Lojong Practice Journal: Always maintain only a joyful mind
The 59 slogans through a social justice lens
‘Always maintain only a joyful mind’ is quite the slogan and one I found easier to contemplate when I looked at a few other translations. In Traleg Kyabgon’s book, The Practice of Lojong, this slogan is translated as ‘Always have the support of a joyful mind’, which definitely has a different feeling to the translation overseen by Chögyam Trungpa, and closer to my own sense of what this slogan is instructing.
‘Always maintain only a joyful mind’ can too easily sound like we are being told that we should always try to be happy, in all situations. This is, of course, an absurd notion, and counter to the four noble truths, which instruct us to acknowledge that suffering is simply a part of life, and a part of life only made worse by trying to ignore it.
‘Always have the support of a joyful mind’, however, aims our attention towards what we are trying to cultivate. It’s not that we need to always be happy, but that a mind that is oriented towards joy is going to be more supportive than one oriented towards misery, despondency, or pessimism.
While I definitely think this translation is an improvement to the first, it’s the Padmakara’s translation that I like best: ‘Always be sustained by cheerfulness’.
Regardless of the translation, this slogan is about understanding that the most effective attitude to cultivate, regardless of our circumstances or emotions, is one that uplifts us. It’s not about being happy all the time or finding the silver lining to every single difficulty. It’s about seeing how every situation, no matter how difficult or uncomfortable or painful, is an opportunity to wake up. If everything we experience is an opportunity, no matter what, we can always, even when we are in the midst of grief or rage or fear, find a way to practice.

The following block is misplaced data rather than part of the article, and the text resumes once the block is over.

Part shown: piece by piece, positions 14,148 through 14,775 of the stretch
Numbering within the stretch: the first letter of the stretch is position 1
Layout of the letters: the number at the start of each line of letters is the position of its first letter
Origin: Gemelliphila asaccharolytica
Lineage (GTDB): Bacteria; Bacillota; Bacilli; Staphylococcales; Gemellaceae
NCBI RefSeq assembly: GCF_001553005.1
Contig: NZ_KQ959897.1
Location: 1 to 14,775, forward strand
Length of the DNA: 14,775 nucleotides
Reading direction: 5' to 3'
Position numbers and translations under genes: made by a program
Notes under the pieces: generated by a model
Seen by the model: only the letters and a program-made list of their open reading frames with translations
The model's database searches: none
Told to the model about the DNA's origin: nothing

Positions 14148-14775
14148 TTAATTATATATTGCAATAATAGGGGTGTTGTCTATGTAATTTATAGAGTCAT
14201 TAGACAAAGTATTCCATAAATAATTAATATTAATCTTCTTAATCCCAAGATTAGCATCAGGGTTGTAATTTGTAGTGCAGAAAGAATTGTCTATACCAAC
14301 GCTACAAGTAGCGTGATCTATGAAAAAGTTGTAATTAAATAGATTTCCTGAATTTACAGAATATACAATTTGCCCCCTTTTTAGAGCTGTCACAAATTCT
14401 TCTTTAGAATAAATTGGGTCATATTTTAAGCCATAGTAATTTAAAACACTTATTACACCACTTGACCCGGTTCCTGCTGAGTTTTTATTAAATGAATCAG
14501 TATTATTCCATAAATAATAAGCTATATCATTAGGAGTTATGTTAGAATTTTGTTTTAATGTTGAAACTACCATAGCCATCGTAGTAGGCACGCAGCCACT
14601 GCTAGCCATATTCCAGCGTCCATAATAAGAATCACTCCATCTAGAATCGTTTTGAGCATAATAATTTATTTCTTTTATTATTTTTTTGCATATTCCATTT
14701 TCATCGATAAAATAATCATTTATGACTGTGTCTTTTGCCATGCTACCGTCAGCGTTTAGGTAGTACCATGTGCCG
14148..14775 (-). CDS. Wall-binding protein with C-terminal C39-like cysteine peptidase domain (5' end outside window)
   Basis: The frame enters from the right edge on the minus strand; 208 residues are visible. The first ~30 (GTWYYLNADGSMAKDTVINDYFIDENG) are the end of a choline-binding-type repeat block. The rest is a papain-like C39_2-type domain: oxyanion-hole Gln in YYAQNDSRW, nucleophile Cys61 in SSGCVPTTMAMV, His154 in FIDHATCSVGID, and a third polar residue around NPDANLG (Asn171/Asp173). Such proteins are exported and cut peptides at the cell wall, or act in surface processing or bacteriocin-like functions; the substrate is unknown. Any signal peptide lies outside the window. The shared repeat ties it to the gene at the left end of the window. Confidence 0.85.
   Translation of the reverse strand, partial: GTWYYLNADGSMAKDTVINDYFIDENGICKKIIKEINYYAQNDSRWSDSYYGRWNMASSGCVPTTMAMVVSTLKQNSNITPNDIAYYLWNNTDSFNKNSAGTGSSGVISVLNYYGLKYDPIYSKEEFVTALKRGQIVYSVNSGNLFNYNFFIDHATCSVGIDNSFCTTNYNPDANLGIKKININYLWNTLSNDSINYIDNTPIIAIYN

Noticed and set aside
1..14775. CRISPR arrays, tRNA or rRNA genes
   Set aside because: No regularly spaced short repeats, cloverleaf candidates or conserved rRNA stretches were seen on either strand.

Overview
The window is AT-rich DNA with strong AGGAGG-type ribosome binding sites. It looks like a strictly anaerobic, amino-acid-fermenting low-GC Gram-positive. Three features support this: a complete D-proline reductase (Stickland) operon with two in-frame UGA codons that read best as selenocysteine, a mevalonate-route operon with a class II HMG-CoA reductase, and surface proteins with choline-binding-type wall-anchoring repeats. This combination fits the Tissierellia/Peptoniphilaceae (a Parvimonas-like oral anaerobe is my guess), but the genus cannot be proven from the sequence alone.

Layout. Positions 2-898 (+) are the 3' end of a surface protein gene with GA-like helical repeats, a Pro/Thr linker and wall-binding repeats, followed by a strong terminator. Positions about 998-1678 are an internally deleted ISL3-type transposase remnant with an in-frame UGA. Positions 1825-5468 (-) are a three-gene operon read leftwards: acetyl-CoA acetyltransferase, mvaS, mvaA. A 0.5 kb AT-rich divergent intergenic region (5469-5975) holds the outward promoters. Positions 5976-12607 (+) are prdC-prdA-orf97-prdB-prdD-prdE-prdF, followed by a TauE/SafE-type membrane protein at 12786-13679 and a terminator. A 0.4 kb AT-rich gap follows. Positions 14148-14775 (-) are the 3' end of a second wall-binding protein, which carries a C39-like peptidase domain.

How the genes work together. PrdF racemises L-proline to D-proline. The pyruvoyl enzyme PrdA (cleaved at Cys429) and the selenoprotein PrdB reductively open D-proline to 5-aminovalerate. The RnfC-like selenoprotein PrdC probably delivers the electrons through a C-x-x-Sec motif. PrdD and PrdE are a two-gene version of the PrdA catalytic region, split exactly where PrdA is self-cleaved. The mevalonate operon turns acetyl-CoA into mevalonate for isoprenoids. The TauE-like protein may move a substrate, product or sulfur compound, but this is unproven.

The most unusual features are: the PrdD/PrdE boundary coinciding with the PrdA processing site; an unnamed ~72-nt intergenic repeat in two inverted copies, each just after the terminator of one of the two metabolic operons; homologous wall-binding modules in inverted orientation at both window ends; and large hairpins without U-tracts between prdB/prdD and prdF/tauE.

It’s not even so much a difference between optimism and pessimism as it is seeing the potential in being alive and having the ability to contemplate, to learn, to grow, to cultivate wisdom and compassion. I don’t always look at the difficult things in my life as opportunities. It’s not easy to do. I also don’t believe that ‘everything happens for a reason’ so much as we get to give meaning to everything that happens. We get to choose the point of our own lives, which means we get to decide what to do with the circumstances of that life.
I’ve chosen the point of my life to be love. Love seems to be a pretty great purpose for living. And when I pause to consider even the more challenging or painful parts of my life, I see how living through adversity helps me to show up better for others. I have more compassion for others for having stayed present with myself in some incredibly difficult times. I can’t go so far as to say I now look forward to difficulties, but I no longer see them as something to resist or dread, so much as I see them for the opportunity they have for me to connect even deeper with my own humanity, and therefore the humanity of others — and that is something I can always be joyful about.
This blog was originally published on Medium.
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